Season of Change

Myrtle Beach area attractions, hotels adding new offerings for season

MYRTLE BEACH, S.C. – (March 4, 2012)
The Sun News by Dawn Bryant

Some tourism businesses that are starting to open for the season are showing off more than just a fresh coat of paint this year.

Several hotels, restaurants and attractions have invested big bucks to not only spruce up, but overhaul their properties to modernize, be poised for a hoped-for rebound in the economy or to be ready for a resurgence in their area of the Grand Strand, most notably downtown Myrtle Beach. Businesses typically do construction work during the quieter winter months, with most of them wrapping up this month as the first round of spring tourists trickle in. Some pulled out more than the usual paint brushes this year.

“It does seem that a lot of the sprucing up is more than just sprucing up,” said Dave Sebok, executive director of Myrtle Beach’s Downtown Redevelopment Corp. “There’s new tenants, major renovations inside and outside and new projects in the works. There’s a significant uptick in the reinvestment in downtown.”

Ripley’s has spent about $500,000 upgrading its attractions along Ocean Boulevard, with about half of that money going into the Moving Theater, which takes customers on a virtual ride in a seat that moves timed with the images on a massive screen. The attraction went digital, added surround sound, installed a new screen that is 16 feet tall and 35 feet wide and added more special effects, including falling snow and smells of burnt tires and pine trees. The theater re-opened Friday, and changes to the outside of the building – say goodbye to the T-Rex and hello to an animated dragon – should be ready in the next month, after the city signs off on it.

“You always have to continue to reinvest in your property,” said Chad Netherland, general manager of Ripley’s attractions along Ocean Boulevard.

Ripley’s also will add components to its other Boulevard properties as the season approaches, including lasers in the Mirror Maze, a new character at the Haunted Adventure and will have carnival-like shows outside the Believe It or Not! Museum this summer.

The upgrades come as some say downtown Myrtle Beach is poised for a comeback. The boardwalk and SkyWheel, which have opened during the past two years, have sparked more interest in the area, with tourists returning and locals venturing into the heart of the tourist district for the first time in years, officials and business owners have said.

“We really believe the downtown area is coming back,” Netherland said. “We want to do our part.”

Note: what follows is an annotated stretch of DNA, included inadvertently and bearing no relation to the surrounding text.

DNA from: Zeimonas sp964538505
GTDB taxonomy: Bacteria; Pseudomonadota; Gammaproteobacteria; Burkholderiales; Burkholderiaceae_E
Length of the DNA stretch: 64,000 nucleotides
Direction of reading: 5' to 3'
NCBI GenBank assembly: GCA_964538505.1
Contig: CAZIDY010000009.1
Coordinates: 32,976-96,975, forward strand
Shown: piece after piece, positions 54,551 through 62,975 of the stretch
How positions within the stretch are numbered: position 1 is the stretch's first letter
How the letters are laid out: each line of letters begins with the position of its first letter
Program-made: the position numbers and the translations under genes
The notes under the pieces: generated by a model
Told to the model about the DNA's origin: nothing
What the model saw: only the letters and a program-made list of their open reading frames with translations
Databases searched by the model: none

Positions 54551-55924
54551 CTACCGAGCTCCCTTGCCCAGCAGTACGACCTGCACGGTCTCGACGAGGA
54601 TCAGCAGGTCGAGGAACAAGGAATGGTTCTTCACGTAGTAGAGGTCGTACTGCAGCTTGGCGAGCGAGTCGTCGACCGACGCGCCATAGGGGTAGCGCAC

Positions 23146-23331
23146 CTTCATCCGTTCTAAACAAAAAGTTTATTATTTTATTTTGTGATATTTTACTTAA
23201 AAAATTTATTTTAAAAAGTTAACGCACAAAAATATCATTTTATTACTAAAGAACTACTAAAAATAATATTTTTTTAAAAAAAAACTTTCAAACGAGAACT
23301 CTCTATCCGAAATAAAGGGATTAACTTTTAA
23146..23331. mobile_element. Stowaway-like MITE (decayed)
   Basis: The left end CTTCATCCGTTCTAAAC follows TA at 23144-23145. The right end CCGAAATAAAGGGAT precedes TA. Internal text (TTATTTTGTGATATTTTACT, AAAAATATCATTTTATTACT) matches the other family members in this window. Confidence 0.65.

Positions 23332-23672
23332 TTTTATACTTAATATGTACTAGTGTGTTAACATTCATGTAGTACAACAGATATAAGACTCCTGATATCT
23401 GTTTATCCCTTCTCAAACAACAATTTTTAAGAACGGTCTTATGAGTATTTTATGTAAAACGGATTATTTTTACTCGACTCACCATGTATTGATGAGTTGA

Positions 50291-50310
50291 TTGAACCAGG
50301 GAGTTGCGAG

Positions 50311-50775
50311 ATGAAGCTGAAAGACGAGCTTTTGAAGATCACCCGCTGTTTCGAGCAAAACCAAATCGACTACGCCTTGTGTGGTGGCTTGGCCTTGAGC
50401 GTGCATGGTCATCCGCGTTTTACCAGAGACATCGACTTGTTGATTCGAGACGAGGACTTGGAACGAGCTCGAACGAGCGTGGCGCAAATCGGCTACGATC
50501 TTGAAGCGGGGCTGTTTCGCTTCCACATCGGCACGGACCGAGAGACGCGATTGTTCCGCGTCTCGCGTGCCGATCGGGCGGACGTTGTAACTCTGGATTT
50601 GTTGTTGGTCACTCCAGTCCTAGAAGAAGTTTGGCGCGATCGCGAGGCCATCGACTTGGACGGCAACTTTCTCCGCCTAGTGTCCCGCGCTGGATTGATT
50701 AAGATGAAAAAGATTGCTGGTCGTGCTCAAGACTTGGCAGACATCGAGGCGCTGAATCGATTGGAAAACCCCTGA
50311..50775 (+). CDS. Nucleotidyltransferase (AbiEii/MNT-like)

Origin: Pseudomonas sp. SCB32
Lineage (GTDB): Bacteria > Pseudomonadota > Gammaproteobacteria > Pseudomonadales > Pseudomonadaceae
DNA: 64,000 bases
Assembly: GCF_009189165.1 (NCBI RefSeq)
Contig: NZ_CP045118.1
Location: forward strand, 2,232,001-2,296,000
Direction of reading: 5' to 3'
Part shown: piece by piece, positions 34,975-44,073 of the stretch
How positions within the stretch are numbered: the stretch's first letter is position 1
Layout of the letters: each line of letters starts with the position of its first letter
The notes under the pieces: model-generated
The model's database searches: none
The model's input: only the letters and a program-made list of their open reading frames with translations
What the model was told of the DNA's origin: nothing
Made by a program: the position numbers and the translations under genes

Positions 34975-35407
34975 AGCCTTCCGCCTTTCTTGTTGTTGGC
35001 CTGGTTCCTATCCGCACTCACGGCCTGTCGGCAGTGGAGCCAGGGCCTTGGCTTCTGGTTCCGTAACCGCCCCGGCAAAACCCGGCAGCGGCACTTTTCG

Peaches Corner, a Myrtle Beach staple along Ocean Boulevard since the 1930s, also took advantage of the down winter time to overhaul its property, replacing the roof, upgrading the façade and installing new signs and a 4-foot by 4-foot peach that spins. There’s also a new zipline being built on the former Myrtle Beach Pavilion Amusement Park property aiming to open in early April and an oceanfront Mexican restaurant dubbed Banditos under construction near 15th Avenue North aiming to open in May.

But the upgrades aren’t limited to downtown Myrtle Beach.

At Broadway at the Beach, Blarney Stones in Celebrity Square re-opened Friday after a renovation and rebranding into Rodeo Bar and Grill, which will have a country vibe new to that spot.

At Kingston Plantation in between Myrtle Beach and North Myrtle Beach, crews will put the finishing touches by the end of this month on a massive, $5 million overhaul to the Embassy Suites’ lobby area and restaurants. Gone will be the dated ‘80s vibe in the lobby, and guests will have more dining options, including a new 44-seat upscale restaurant called Vintage Twelve, a Coastal Grill family dining eatery, a new lobby bar and an expanded coffee bar with more seats and an extended menu of sandwiches, shakes and salads in addition to Starbucks products. The new common areas come a year after the hotel upgraded its 255 guest rooms.

“Hotels, like everything else, have to be modernized,” said Bob Barenberg, managing director of Embassy Suites Myrtle Beach. “[The lobby] goes from being kind of a compartmentalized, dated look to wide open, modernized look. It’s a much more welcoming experience.”

Competition and the economy also might be playing into some property owners’ decision to spruce up now, officials said. There are signs that the down economy that has lingered for the past few years might be coming back – consumer confidence is the highest it’s been in a year, the Dow Jones industrial average broke 13,000 last week for the first time since May 2008 and stubbornly high jobless rates are dropping, albeit slowly. Businesses want to be poised for when the good times return and not scrambling to get ready once customers are at the door, Barenberg said.

“You want to be ready to take advantage of business,” he said. “What you really don’t want to be doing is closing when things are great.”

For attractions, staying fresh is even more important as Myrtle Beach tourists have a growing number of entertainment options to choose from but might have a shrinking budget to spend on them because of rising gas prices. Last year, several new attractions debuted in Myrtle Beach, including the SkyWheel on the oceanfront in Myrtle Beach, WonderWorks at Broadway at the Beach and Pirates Voyage, the former Dixie Stampede live theater show.

“Obviously when there’s an increase of new attractions, everybody is competing for that small disposable dollar,” Netherland said.

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